When Gabriel visited Mary that day, the house of Jacob was once again a conquered people. But part of God’s plan of reconciling the world was to use that conquering power in order to overtake the empire that possessed that power, and from there to begin to claim the world in the Name of the child in Mary’s womb. So this moment that we’re celebrating on the eve of Christmas is the pivotal moment in the history of the world. It’s the moment when the Creator of all humbled himself to be conceived as the child of one of his creatures. St Anselm, the great medieval archbishop of Canterbury said, “God who made everything made himself from Mary.”

In the gospel we’ll be reading this evening, St Luke says that “the time came for [Mary] to give birth” (Lk 2:6). And speaking of that same moment in time, in the gospel that will be read on Christmas morning, St John says, “And the Word became flesh and dwelt among us” (Jn 1:14). That’s the birth of Jesus as seen from the heavenly perspective. And that’s where that other word for tent comes in. The literal translation of that sentence is “the Word became flesh and tented [pitched his tent] among us. Mary was the tabernacle of God for the first nine months of his human life. Then it was the home that she and Joseph provided. And then for the three or so years of his ministry, as he said of himself, the Son of Man had no place to lay his head (Mt 8:20; Lk 9:58). Like God in the days of David, he didn’t live in a house but moved about from place to place.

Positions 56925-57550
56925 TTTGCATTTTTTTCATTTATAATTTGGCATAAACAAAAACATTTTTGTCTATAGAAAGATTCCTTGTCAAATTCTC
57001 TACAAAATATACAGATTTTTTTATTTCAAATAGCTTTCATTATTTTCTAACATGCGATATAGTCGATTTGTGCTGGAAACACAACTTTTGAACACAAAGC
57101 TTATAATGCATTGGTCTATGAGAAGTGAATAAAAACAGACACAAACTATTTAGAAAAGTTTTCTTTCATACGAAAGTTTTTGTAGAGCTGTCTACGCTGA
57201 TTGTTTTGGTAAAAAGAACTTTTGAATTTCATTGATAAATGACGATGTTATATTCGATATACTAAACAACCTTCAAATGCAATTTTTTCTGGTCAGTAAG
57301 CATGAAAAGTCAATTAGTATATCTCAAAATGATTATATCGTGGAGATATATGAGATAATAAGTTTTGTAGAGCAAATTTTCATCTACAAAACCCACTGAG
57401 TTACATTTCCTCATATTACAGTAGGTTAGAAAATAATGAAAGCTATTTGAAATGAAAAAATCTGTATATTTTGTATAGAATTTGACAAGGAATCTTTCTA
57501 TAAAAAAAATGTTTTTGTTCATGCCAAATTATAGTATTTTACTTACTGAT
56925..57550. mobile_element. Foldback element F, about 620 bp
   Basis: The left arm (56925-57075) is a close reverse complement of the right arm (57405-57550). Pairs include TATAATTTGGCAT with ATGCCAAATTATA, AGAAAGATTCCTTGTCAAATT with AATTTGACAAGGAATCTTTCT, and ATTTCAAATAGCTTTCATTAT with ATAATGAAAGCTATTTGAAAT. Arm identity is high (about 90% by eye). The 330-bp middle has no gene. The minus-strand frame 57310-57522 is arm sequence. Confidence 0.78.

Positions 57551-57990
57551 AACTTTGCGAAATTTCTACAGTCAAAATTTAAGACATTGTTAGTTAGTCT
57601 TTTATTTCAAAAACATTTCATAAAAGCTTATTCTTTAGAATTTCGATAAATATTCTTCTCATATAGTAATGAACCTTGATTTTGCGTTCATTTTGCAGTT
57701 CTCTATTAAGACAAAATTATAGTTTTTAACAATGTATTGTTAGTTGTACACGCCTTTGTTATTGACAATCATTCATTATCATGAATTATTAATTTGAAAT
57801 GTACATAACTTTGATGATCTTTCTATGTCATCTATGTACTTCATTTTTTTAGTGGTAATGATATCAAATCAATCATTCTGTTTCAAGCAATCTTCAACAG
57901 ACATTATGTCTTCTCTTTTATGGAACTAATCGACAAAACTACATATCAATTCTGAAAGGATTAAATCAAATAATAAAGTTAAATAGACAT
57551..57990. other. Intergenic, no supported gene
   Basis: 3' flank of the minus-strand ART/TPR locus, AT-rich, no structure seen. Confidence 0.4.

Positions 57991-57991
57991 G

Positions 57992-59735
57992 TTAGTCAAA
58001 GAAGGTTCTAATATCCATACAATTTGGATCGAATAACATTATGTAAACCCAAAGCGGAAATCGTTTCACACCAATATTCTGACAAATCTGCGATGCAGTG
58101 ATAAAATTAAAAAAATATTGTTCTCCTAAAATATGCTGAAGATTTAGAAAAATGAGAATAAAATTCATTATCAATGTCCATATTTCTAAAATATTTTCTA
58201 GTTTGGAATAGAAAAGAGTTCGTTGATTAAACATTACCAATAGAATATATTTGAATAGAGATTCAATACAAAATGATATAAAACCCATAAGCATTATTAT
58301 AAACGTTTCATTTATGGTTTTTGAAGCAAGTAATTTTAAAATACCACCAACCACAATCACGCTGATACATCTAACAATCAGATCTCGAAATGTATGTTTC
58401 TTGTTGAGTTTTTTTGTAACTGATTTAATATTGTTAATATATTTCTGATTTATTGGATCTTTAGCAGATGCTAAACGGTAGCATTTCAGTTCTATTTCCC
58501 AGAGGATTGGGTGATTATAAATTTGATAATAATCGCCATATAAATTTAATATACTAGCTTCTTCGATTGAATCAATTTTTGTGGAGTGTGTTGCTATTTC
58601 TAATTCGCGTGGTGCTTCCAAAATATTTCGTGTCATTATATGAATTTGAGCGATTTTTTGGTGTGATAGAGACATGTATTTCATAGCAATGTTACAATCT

And it’s still not time for God to make a permanent home among his people. He’s not ready to rest just yet. He had a lot to do back then to lay the foundation for his great plan, which culminated in his dying, rising and ascending to the Father’s side. When he ascended, he left his tent, his tabernacle behind, but not for long. For soon afterward he sent the Holy Spirit to pick up the work and carry it on until he returns. And the chief work of the Holy Spirit is to gather God’s people and to make Christ present within the gathering, the Church. At one point Jesus said to his disciples, “where two or three are gathered in my name, there am I among them” (Mt 18:20). And St John in his Revelation heard the loud voice from the throne of God saying, “Behold, the dwelling place of God is with men. He will dwell with them, and they will be his people, and God himself will be with them as their God” (21:3). That’s more literally translated as “the tent/tabernacle of God is with men. He will tent with them…”